The Open Access version of this book, available at www.taylorfrancis.com, has been made available under a Creative Commons Attribution-Non Commercial-No Derivatives 4.0 license.

    1. Introduction: (En-)gendering Water Diplomacy
    Jenniver Sehring, Rozemarijn ter Horst, and Margreet Zwarteveen

    Part 1: Rethinking Frameworks and Knowledge

    2. An Interview with Dr. Mariana Yumbay Yallico, Human Rights Activist in Ecuador
    Diego Jara and Mariana Yumbay Yallico

    3. Is Academic Knowledge Production on Transboundary Water Studies in South Asia Gender Neutral?
    Ritu Priya and Tania Debnath

    4. A Gendered Perspective on the Multiple Scales of Water Conflict
    Alyssa Offutt

    5. Thinking Through Networks: Towards a Feminist Water Diplomacy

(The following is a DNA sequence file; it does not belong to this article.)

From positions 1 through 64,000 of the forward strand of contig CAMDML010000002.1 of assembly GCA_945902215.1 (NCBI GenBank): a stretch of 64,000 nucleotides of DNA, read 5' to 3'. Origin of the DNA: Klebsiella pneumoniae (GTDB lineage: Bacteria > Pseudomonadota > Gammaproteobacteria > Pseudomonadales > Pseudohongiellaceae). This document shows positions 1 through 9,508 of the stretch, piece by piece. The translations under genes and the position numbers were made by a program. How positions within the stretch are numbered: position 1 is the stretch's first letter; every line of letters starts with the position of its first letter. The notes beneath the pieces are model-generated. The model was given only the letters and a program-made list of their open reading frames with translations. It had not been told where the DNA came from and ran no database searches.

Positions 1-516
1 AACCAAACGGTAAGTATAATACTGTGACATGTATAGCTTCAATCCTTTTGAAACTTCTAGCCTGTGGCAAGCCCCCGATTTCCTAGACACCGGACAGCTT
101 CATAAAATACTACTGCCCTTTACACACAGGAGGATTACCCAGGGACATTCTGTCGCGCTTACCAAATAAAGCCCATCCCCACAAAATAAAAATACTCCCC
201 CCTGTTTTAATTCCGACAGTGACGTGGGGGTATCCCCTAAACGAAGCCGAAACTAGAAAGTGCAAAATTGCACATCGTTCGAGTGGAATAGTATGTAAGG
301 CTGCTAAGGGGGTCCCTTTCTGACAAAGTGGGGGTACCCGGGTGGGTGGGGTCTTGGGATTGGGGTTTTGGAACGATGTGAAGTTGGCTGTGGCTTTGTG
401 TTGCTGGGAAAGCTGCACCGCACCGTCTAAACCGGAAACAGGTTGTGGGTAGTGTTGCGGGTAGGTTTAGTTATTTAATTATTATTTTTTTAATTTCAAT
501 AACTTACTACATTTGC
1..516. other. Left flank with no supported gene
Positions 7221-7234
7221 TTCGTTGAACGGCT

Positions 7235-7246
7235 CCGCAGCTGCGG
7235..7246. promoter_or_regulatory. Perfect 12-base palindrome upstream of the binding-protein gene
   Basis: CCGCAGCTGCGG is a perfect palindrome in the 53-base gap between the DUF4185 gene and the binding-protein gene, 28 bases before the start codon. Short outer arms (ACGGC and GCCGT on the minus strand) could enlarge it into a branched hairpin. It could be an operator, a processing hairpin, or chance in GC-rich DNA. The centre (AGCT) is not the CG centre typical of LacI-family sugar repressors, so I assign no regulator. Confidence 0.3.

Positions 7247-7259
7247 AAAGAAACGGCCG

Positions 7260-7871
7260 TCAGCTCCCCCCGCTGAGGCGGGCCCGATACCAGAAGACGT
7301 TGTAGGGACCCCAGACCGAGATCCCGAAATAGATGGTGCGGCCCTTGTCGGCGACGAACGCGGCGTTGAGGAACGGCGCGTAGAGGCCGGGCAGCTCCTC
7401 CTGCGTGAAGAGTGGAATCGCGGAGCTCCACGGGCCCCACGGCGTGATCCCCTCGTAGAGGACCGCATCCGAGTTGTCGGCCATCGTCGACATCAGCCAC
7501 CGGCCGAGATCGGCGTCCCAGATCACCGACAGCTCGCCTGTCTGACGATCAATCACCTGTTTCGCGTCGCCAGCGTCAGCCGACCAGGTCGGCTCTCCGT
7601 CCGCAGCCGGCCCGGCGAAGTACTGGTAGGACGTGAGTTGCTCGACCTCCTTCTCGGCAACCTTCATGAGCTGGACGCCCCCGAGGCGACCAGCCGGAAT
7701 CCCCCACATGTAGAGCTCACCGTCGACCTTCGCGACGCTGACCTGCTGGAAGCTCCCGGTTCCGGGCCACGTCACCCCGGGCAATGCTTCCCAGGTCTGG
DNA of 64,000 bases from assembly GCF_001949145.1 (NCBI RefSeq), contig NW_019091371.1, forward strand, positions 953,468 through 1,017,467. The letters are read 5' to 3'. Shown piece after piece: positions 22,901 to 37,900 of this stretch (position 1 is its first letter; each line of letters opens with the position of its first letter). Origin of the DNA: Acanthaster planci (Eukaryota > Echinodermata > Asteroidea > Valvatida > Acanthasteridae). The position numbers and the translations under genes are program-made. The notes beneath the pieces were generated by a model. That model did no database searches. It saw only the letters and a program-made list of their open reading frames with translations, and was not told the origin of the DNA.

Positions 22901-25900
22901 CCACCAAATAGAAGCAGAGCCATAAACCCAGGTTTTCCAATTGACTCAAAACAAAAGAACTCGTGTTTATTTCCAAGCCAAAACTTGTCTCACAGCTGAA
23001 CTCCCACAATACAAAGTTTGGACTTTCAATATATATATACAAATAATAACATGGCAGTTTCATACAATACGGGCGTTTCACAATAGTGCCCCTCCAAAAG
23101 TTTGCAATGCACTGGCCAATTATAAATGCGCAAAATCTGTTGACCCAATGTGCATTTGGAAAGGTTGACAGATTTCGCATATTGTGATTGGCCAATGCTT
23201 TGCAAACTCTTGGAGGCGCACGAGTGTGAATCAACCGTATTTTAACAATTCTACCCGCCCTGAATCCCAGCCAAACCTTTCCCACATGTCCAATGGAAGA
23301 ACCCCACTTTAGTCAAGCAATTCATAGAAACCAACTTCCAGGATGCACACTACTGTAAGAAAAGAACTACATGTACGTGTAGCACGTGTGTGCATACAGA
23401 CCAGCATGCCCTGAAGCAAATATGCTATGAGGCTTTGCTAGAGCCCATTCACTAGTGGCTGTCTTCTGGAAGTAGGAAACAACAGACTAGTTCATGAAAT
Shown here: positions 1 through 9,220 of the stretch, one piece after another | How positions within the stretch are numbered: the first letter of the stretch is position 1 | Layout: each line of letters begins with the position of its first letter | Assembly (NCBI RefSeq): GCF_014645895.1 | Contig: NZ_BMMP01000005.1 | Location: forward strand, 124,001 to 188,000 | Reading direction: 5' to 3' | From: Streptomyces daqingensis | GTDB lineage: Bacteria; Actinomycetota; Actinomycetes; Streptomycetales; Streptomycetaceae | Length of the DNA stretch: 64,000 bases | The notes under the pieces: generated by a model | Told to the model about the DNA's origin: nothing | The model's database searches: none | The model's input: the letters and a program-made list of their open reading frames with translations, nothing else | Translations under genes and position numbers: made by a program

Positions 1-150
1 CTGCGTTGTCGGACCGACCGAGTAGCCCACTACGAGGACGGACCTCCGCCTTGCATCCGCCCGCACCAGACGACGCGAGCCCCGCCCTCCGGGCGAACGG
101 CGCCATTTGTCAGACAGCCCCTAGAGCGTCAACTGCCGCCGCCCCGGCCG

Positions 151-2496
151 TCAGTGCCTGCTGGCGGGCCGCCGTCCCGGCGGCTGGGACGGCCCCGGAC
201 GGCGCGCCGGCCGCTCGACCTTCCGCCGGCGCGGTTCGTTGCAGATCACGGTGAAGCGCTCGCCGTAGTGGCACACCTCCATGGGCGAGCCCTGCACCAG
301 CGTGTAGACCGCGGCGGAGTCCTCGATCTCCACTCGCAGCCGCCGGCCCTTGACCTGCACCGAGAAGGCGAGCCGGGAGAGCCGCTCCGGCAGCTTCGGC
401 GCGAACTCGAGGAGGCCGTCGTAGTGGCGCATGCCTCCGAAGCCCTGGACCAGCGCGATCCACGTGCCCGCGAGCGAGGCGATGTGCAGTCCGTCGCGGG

Medha Bisht

    Part 2: Gender Mainstreaming Policies in Transboundary Water Governance: Obstacles and Impact

    6. Adopting a Transformative Approach to Gender Equality in the Nile Basin: Lessons Learned
    Ellen Hagerman, Hellen Natu, and Christine Ochieng

    7. In the Shadows: Gender in Transboundary Water Policies
    Tobias von Lossow

    Part 3: A Gender Perspective on Transboundary Water Institutions and Processes

    8. Gendered River Basin Institutions: the Chu-Talas Commission in Central Asia
    Jenniver Sehring

    9. Assessing Transboundary Water Governance in the Rhine Basin through a Gender Lens: The International Commission for the Protection of the Rhine
    Rachana Mattur and Rozemarijn ter Horst

    10. The Role of Gender in the Transboundary Water Governance of the Nile Basin
    Alexandra Said

    11. Negotiating Water: Lived Experiences of Female Practitioners